Pregnancy test that uses raised bumps to convey a positive or negative result is hailed as a ‘game changer’ for women with sight loss
- The design may offer an alternative to traditional tests, which use visual displays
- Women who are blind or partially sighted often need their results read to them
- The Royal National Institute of Blind People is highlighting such privacy issues
- Their research reveals that personal information is often not given accessibly
- This includes not only pregnancy results, but bank and health correspondence
An accessible pregnancy test which used raised bumps to convey a positive or negative result has been hailed as a ‘game changer’ for women with sight loss.
The prototype design — which is slightly larger than a traditional testing stick — has been commissioned by the Royal National Institute of Blind People (RNIB).
It tackles the privacy issues inherent in forcing people with visual impairments to rely on having their own pregnancy test result read out to them by someone else.
At present, all commercially available pregnancy test provide results in a visual format — either displaying lines or text on paper or an electronic screen.
The RNIB is reportedly in talks with popular test supplier ClearBlue about bringing the accessible design to market — but, the designer said, this may take years.
There are an estimated two million people in the UK with sight loss.
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An accessible pregnancy test which used raised bumps to convey a positive or negative result (pictured) has been hailed as a ‘game changer’ for women with sight loss
HOW DOES IT WORK?
The new design is based on existing pregnancy test technology.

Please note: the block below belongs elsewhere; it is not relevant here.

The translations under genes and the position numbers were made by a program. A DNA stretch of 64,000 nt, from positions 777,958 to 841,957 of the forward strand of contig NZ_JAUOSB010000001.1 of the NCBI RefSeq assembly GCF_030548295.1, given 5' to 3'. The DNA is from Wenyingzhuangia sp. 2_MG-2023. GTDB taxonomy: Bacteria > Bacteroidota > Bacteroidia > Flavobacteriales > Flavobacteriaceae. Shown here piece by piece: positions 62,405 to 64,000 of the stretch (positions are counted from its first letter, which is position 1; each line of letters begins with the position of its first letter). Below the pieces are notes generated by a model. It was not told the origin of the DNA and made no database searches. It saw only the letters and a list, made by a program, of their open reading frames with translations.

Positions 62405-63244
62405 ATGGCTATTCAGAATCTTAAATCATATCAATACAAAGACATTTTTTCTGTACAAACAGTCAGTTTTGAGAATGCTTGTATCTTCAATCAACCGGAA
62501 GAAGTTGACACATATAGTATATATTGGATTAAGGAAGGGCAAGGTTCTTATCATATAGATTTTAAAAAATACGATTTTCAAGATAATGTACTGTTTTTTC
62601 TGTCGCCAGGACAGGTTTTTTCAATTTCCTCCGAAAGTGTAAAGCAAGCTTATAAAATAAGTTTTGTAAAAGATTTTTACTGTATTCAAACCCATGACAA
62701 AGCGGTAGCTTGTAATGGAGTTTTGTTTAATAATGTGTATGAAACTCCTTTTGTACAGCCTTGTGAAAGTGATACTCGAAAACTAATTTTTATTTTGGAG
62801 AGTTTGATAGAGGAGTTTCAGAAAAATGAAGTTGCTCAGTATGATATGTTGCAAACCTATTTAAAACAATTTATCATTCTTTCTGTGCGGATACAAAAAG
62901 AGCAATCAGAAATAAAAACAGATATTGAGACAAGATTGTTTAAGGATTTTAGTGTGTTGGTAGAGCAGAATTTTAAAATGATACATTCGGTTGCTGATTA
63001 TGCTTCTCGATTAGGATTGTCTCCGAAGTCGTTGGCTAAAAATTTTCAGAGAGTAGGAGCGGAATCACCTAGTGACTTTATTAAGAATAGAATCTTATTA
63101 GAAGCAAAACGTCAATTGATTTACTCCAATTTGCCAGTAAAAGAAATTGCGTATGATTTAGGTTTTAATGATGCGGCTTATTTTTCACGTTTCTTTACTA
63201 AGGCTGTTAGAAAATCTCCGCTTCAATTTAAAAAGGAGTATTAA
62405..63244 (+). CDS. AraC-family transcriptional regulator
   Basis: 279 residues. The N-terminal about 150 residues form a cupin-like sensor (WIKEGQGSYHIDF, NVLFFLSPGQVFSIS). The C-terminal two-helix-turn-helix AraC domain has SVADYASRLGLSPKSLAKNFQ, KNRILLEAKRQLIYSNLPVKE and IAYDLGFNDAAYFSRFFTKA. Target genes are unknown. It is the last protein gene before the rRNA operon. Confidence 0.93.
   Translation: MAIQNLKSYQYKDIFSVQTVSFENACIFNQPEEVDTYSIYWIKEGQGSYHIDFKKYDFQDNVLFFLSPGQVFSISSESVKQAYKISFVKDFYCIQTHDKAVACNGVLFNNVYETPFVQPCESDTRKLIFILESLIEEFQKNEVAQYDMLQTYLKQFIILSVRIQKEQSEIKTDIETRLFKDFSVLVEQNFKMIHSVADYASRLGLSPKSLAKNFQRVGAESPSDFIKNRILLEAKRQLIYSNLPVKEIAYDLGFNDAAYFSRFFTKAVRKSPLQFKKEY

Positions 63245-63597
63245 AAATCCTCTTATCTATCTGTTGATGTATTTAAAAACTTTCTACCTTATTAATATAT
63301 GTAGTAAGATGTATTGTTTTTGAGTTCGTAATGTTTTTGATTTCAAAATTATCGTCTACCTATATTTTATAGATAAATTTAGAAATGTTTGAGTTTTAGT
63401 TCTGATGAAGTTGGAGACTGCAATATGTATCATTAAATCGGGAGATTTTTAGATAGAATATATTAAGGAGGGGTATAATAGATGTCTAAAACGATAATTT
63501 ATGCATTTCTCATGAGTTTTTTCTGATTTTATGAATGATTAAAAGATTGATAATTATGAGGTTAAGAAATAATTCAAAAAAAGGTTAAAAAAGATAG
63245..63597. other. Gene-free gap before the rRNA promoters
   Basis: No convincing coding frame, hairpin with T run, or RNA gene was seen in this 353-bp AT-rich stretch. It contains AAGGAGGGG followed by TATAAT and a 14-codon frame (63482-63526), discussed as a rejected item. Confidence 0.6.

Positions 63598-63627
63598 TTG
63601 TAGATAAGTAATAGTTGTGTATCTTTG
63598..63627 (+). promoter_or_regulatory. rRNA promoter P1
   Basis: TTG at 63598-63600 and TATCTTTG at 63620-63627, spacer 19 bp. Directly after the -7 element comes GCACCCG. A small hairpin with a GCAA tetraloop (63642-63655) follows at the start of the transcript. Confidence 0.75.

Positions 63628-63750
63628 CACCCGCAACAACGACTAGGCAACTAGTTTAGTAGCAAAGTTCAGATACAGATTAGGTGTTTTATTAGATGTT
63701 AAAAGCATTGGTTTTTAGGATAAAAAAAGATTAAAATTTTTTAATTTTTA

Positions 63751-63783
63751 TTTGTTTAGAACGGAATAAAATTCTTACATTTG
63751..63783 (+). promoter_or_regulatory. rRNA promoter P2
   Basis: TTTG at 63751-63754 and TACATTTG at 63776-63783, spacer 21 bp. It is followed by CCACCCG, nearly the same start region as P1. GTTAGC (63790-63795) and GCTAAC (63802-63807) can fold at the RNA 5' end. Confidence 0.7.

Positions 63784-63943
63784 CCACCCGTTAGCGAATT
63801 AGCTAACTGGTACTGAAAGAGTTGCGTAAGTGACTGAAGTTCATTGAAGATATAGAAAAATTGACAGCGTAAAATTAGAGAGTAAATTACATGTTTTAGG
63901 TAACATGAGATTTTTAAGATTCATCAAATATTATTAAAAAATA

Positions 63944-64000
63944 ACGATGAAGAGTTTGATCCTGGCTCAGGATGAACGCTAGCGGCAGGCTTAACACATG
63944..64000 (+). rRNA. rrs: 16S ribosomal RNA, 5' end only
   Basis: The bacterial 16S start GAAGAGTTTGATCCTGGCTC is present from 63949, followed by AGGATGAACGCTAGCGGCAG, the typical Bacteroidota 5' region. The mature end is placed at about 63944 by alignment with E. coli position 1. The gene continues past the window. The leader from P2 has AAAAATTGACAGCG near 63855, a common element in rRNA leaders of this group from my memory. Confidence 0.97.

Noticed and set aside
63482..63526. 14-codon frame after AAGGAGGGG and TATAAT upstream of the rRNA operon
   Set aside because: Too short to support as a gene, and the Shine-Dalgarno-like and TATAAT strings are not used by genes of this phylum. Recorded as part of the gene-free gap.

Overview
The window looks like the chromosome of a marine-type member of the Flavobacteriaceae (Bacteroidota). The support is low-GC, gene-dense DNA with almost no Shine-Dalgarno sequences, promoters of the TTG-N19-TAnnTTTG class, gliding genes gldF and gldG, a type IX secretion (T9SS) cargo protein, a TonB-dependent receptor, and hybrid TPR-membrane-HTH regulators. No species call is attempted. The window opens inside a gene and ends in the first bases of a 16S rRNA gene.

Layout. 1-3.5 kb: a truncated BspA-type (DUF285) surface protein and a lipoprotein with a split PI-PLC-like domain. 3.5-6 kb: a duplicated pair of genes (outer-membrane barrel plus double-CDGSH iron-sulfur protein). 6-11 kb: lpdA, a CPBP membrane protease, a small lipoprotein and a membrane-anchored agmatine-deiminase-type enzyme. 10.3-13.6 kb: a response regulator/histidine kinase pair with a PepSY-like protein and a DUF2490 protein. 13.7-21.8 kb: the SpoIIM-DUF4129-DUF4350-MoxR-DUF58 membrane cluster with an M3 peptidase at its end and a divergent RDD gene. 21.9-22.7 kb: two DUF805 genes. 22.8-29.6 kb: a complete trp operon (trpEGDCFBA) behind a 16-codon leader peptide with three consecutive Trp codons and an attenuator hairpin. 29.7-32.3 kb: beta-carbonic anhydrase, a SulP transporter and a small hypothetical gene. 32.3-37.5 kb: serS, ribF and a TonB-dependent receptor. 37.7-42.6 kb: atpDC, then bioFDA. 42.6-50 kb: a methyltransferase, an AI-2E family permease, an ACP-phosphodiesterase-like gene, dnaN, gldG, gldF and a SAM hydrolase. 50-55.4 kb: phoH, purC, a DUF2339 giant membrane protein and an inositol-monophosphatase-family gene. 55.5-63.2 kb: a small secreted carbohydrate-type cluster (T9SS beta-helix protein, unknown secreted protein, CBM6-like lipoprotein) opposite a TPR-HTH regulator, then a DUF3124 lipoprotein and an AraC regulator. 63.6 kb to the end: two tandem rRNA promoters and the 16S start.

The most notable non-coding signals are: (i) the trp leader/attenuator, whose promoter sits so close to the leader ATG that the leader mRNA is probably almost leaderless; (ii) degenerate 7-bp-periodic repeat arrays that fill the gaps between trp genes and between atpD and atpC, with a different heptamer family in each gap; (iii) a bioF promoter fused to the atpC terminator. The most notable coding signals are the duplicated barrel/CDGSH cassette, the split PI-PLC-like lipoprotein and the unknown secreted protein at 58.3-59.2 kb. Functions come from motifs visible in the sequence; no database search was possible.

However, it sports a larger form with bold, contrasting colours for the sighted and partially-sighted — alongside a tactile interface that all women can use.
When the test is used, bumps appear on the underside of the stick — and if the result is positive, a set of silicone bumps appear on the top of the test.
The new design was met with enthusiasm by mother-of-one Danielle Clearly, 36 who told Sky News that her and her partner being blind meant that, in the past, she has had her results read to her by her mother, her friends — and once even a neighbour.
‘It’s very intrusive, it’s very embarrassing to have to present someone with something you’ve just peed on and ask “Can you read this for me?” ‘
‘Whether you’re trying or you’re not trying to have a baby, you then just know that person is thinking “Oh, she’s doing that” — and I don’t want everyone to know everything about me and my life.’
‘I don’t think you realise until your autonomy is taken away, what a luxury it is.’
The new pregnancy test was developed by independent designer Josh Wasserman, based on research interviews undertaken with a selection of women who were either blind or partially sighted.
It was conceived as part of the RNIB’s ‘Design For Everyone’ campaign, which aims to challenge the privacy issues generated by the common presentation of personal data in non-accessible formats.
According to the UK-based charity, nearly half of all blind and partially sighted people rely on support to read written personal information — from doctor’s letters to loan application paperwork.
Nearly a third of those surveyed — 28 per cent — said that information given out by banks is never provided in an accessible format, while two-fifths said that information from GPs and health providers isn’t accessible either, the RNIB added.
Furthermore, 90 per cent of those polled reported finding text on medication packaging either difficult or impossible to read.
The prototype design (pictured) — which is slightly larger than a traditional testing stick — has been commissioned by the Royal National Institute of Blind People (RNIB). It tackles the privacy issues inherent in forcing people with visual impairments to rely on having their own pregnancy test result read out to them by someone else
‘It’s really important to understand how design can be used to raise awareness of an issue and demonstrate what is possible to create positive change within an industry,’ Mr Wasserman told Sky News.
‘Industries, particularly the consumer healthcare industry can be slow moving so we might not necessarily see this product on shelves for a number of years.’
‘But our research demonstrates what can be done and to empower others to also pick up a pen and pencil and start designing products for themselves.’